Jan 30 08 by Published in: Reviews No comments yet

Carmine Sarracino arrived at the Civil War through poetry.

As a graduate student, the Walt Whitman scholar was deeply affected by the 1865 “Drum-Taps” collection based on Whitman’s years as a volunteer nurse comforting wounded soldiers in a Washington D.C. war hospital.

As a professor of American literature at Elizabethtown College specializing in the 19th century, Sarracino’s research delves into the war that defined the era and continues to shape the nation.

So it’s no wonder his latest book of poetry, “The Battlefield Photographer,” centers on what he calls “the most pivotal event in American history, so far.”

“You could see it looming from the inception of the country, and it’s still with us today,” he said of the issues leading up to the war. “I’m so drawn to this time and the people involved.”

Like Whitman, Sarracino tells the grim story of this time in our history through the eyes of the “ordinary people” who lived and died in the conflict.

He creates characters and composites drawn from real letters and journals, imagining what humanness lies between the artifacts that remain.

In Sarracino’s hands, the historical battles and particular human grief of that point in time become just as fresh and relevant today as he deftly intertwines them with contemporary concerns.

“People are wounded in all sorts of ways – psychologically, emotionally – we all carry scars with us,” he said. “Likewise, we all have the same needs for courage and strength to triumph over things that threaten us.”

To this end, he introduces the collection with “The Battlefield Museum Guide Speaks,” placing us squarely in the present in the bumper-to-bumper world of minivans and SUVs converging on the Gettysburg battlefield.

“What myth/ what delusion/ draws them…” he writes. “What do they imagine happened here?”

He shows us today’s wounded – scarred by leukemia, by the death of a child – here in search of the wounds of the past.

“And you reader?/ Haven’t you been marched/ toward what you could not bear?” he writes. “You know, then, don’t you/ what hallows this ground?”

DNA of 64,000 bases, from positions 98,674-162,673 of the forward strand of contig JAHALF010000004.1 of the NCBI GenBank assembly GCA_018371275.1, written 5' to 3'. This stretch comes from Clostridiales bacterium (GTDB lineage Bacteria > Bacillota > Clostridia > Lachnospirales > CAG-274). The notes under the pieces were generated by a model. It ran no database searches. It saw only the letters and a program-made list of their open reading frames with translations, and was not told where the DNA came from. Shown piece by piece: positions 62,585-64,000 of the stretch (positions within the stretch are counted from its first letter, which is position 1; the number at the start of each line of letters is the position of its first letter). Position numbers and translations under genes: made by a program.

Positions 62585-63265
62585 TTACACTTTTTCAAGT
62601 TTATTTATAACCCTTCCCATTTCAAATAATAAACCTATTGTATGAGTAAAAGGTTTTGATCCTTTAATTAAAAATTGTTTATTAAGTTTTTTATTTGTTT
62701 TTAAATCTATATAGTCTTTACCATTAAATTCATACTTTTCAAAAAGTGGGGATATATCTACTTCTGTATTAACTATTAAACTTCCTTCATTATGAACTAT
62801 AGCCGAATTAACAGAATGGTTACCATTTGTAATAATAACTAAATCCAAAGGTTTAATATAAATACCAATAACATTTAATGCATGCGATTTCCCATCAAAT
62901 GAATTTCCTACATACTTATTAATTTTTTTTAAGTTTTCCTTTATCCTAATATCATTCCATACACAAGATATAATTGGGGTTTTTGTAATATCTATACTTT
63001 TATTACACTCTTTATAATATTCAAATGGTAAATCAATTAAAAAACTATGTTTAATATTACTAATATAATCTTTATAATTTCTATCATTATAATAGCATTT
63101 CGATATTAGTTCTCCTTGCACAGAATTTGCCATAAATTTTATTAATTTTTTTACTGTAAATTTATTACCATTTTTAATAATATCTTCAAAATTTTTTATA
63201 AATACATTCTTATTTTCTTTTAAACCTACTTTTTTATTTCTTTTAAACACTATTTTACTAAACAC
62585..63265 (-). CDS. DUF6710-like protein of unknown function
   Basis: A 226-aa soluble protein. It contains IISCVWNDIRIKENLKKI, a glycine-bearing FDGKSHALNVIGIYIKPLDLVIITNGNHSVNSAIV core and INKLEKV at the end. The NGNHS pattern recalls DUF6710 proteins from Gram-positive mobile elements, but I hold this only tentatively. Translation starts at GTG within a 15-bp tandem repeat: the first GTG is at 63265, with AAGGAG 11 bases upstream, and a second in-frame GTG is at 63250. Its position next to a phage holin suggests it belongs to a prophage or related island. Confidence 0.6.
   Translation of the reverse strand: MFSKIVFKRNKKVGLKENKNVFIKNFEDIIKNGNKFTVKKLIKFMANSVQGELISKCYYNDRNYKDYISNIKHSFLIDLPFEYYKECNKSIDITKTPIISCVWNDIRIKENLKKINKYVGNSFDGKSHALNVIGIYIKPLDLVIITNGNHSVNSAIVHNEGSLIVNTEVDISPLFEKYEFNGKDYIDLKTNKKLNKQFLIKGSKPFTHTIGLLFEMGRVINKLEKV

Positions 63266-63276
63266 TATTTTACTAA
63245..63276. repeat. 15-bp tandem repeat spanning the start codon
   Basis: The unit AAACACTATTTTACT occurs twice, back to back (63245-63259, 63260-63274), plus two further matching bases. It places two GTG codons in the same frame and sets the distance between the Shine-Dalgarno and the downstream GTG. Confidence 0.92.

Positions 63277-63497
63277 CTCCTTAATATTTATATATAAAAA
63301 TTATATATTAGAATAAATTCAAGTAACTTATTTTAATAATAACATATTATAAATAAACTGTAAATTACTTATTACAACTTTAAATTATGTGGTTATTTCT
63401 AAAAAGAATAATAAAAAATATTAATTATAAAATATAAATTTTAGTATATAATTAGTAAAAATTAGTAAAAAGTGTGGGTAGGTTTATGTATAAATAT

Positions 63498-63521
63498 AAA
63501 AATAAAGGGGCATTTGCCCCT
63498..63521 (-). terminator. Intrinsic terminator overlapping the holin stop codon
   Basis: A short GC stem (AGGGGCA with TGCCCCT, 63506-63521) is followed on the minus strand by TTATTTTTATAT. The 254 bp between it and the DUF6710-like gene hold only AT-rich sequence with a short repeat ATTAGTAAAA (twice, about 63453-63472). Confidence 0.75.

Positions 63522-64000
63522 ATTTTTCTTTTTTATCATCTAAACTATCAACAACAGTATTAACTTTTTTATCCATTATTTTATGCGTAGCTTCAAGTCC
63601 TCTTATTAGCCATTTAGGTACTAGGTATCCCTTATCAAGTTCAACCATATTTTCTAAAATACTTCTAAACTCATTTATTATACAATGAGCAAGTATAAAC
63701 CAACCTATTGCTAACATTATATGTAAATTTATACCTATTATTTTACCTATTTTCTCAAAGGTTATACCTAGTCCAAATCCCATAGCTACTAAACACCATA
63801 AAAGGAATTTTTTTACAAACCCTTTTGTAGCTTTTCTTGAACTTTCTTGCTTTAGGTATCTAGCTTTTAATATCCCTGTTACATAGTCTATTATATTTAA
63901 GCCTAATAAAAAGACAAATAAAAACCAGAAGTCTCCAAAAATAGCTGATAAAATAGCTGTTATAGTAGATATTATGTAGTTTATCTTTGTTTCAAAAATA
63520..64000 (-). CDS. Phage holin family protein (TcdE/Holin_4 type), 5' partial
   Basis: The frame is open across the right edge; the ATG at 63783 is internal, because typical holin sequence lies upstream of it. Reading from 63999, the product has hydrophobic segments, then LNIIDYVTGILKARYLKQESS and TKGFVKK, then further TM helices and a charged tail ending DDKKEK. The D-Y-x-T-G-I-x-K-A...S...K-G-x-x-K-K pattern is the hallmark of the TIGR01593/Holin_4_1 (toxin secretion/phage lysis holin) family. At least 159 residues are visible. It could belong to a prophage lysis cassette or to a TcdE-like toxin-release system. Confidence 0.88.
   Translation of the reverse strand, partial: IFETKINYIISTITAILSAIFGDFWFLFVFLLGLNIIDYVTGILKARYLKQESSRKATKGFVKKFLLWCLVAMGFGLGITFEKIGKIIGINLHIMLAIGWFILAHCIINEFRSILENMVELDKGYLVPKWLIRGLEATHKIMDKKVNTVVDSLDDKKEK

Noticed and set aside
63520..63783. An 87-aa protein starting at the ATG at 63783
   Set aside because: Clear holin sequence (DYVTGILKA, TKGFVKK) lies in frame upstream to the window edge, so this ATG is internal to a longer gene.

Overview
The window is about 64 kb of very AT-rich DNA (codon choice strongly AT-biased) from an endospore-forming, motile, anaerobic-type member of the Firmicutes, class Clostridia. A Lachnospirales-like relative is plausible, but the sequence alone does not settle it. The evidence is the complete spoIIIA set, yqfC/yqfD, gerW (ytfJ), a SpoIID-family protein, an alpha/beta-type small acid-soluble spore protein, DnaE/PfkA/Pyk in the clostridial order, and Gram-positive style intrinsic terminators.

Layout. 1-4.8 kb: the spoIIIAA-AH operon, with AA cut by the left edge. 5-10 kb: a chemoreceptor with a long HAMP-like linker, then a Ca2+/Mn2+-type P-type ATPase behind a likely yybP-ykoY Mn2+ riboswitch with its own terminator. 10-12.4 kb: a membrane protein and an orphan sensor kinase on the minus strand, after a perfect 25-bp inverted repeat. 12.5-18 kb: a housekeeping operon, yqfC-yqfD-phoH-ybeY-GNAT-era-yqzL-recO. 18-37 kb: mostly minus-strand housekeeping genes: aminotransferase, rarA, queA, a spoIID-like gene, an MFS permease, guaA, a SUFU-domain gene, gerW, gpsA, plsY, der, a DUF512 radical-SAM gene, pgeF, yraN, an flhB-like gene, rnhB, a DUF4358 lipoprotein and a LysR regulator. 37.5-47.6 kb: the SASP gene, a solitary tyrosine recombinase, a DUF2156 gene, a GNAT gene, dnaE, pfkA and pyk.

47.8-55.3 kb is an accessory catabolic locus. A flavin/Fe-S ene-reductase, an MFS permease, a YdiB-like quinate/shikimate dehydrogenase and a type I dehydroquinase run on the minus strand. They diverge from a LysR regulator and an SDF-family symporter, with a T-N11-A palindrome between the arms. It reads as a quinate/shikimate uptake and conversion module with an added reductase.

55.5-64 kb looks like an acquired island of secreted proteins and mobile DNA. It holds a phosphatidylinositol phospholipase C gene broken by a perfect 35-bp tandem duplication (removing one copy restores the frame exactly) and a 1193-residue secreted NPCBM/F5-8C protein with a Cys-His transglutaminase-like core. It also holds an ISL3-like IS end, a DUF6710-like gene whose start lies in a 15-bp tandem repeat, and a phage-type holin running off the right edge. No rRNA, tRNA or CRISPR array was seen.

Like Whitman, Sarracino looks among the wounded to tell the true story of the war and its far-reaching consequences, sharing the language of the 19th century to great effect.

With an unflinching eye and evocative imagery, Sarracino shows us heroes and scoundrels. He empathizes with cowardice and heralds great bravery. He wrestles with the twin pull to bear witness and to turn away from the horror.

Here the unknown solider, the wife who waits at home, the parents desperate for word of their son are all fleshed out in intimate, heartbreaking detail. Here too is General Lee, plagued by lice, and Stonewall in his delirium. And woven among them, always Whitman, bearing bags of oranges for the soldiers, and later haunted by them in his dreams.

This is not the Civil War of history books. Sarracino lays each soul bare, reducing each action to its elemental, born out of passion or pathos, fear or foreboding. This is the war that breaks your heart.

Yet all is not lost. He leaves us with lasting images: old soldiers “on stiff, faltering legs the blue and gray lines closed/…brothers hugging brothers,” and of a robin building its nest on the former battleground, among the bones of fallen soldiers and the quiet guns.

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